Gulf of Mannar
#GS3 #Environment #Biodiversity
The COVID19 lockdown has had a positive impact on coastal ecosystems of the Gulf of Mannar.
- Limited industrial activities and human interference has reduced the levels of pollution, increased the number of fish species and density and has improved the overall quality of marine water.
- There has been a remarkable reduction in macro and meso-plastic pollution levels at eight locations along the coast.
- Another major outcome of the study is the increase in the number of species of coral reef fish, from 89 in February to 96 in May, in the Thoothukudi group of islands of Gulf of Mannar. The average fish density has also increased by 22%.
- During the lockdown, the population of Scarus ghobban (parrot fish) has increased by 39%.
About Scarus Ghobban
- Scarus ghobban, also known as the blue-barred parrotfish, blue trim parrotfish, cream parrotfish, globe-headed parrotfish, green blotched parrotfish, yellow scale parrotfish, and bluechin parrotfish, is a species of marine ray-finned fish in the family Scaridae.
- This species is blue-green to green in colour and commonly grows to approximately 46 cm. Its appearance is variable. It may have a central stripe on the dorsal and anal fins that is pink in colour. The underside of the body may be pinkish or yellowish. There may be blue markings around the area of the pectoral fin.
- It occurs in places with sandy bottoms and in areas with seagrass. It is also known to live in marginal reefs and in deeper waters.
- Scarus ghobban is widespread throughout the Indo-Pacific, known to live in waters from East Africa to Indonesia. It has also been found in the Mediterranean, likely having entered by way of the Red Sea. It also occurs at the Galapagos Islands as well as Japan, south to Australia and east to French Polynesia.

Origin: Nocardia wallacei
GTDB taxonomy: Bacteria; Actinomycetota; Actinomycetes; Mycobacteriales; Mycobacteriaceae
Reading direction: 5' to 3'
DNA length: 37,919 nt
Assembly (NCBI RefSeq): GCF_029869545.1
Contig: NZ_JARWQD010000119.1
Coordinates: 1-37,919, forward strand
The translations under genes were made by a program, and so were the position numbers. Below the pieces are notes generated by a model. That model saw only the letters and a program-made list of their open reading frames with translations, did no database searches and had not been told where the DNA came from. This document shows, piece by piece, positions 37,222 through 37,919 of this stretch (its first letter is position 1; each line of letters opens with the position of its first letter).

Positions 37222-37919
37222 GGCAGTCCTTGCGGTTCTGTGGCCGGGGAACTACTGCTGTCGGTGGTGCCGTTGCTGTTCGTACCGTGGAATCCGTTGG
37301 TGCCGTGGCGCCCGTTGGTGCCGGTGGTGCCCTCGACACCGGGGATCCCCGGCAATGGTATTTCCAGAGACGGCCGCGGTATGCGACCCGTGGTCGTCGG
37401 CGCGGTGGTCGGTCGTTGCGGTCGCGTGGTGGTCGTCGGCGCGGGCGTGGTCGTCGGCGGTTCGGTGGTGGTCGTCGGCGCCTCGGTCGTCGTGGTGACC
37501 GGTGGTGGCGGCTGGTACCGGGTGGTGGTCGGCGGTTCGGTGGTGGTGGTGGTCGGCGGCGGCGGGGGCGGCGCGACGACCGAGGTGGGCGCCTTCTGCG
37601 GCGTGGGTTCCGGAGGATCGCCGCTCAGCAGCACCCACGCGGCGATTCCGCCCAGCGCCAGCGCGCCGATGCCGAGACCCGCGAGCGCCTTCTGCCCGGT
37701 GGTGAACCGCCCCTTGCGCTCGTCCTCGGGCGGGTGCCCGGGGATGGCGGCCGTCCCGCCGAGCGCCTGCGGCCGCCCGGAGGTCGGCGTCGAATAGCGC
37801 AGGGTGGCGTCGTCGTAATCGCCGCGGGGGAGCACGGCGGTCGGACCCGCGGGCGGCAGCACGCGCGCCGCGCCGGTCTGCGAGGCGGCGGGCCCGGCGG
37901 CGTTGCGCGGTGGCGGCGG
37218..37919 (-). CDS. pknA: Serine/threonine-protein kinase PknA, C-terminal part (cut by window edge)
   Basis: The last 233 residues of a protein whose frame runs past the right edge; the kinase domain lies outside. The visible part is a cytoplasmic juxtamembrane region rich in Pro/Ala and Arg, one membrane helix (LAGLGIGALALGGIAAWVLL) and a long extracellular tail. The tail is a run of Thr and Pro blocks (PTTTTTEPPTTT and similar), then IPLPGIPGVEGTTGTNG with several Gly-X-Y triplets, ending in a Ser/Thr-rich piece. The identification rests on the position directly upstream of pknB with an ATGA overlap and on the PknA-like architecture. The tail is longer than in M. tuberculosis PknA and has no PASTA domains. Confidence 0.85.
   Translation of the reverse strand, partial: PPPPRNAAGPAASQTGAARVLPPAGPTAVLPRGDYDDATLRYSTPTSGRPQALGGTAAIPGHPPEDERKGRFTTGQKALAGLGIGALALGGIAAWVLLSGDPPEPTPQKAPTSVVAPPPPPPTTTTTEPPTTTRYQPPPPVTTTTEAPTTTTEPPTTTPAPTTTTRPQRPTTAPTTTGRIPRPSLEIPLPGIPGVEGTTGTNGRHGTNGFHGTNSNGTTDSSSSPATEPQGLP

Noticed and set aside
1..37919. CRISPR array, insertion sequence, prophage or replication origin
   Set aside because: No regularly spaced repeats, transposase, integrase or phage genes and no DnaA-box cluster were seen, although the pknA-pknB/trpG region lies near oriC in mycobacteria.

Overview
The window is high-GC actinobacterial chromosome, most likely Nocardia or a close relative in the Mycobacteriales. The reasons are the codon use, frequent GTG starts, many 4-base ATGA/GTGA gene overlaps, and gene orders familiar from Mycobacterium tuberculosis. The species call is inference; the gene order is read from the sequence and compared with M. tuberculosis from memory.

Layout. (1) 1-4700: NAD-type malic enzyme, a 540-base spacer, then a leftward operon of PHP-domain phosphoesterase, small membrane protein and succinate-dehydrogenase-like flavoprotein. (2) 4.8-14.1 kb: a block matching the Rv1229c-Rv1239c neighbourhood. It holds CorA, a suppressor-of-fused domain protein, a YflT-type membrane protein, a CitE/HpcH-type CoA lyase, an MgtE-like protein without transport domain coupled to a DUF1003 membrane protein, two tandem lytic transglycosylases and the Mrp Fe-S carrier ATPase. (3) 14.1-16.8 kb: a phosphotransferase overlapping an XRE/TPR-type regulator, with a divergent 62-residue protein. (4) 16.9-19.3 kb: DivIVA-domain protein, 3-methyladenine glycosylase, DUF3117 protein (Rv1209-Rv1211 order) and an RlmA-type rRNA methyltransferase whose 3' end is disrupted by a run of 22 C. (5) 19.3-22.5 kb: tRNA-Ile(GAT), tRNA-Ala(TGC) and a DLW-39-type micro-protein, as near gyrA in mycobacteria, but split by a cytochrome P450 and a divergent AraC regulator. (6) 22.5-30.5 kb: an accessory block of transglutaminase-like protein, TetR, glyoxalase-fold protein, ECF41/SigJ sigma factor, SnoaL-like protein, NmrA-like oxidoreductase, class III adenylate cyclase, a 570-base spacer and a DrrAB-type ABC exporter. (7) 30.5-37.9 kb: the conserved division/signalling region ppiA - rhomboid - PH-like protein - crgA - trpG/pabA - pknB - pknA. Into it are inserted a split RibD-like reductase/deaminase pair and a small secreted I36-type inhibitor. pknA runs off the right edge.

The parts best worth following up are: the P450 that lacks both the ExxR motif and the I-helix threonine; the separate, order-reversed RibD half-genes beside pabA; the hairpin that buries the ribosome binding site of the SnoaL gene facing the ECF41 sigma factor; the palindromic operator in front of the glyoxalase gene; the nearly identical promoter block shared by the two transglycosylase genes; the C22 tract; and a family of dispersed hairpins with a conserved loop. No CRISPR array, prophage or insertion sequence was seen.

About Gulf of Mannar Biosphere Reserve
- The Gulf of Mannar is endowed with three distinct Coastal ecosystems namely coral reef, seagrass bed and mangroves.
- It is considered one of the world’s richest region from a marine biodiversity perspective. It is known for its unique biological wealth and is a store house of marine diversity of global significance.
- The Gulf’s 4,223 species of plants and animals representing from primitive to higher forms make it one of the richest coastal regions in India.
- Most of the islands have luxuriant growth of mangroves on their shorelines and swampy regions. The sea bottom of the inshore area around the islands are carpeted with seagrass beds which serve as ideal feeding ground for Dugong dugon, the endangered herbivorous marine mammal.
- Highly productive fringing and patch coral reefs surround the islands and are often referred to as underwater tropical rainforest and treasure house for marine biodiversity, in particular marine ornamental fishes. Occurrence of these specialised ecosystems makes Gulf of Mannar an unique large marine ecosystem in the Indian subcontinent.
- The Gulf of Mannar Biosphere Reserve occupies a prominent place in the cultural heritage and history of India. The famous pilgrim centre, Rameswaram, which finds place in the epic Ramayana (one of the great epics of India) is situated in the gulf on the island of Pamban.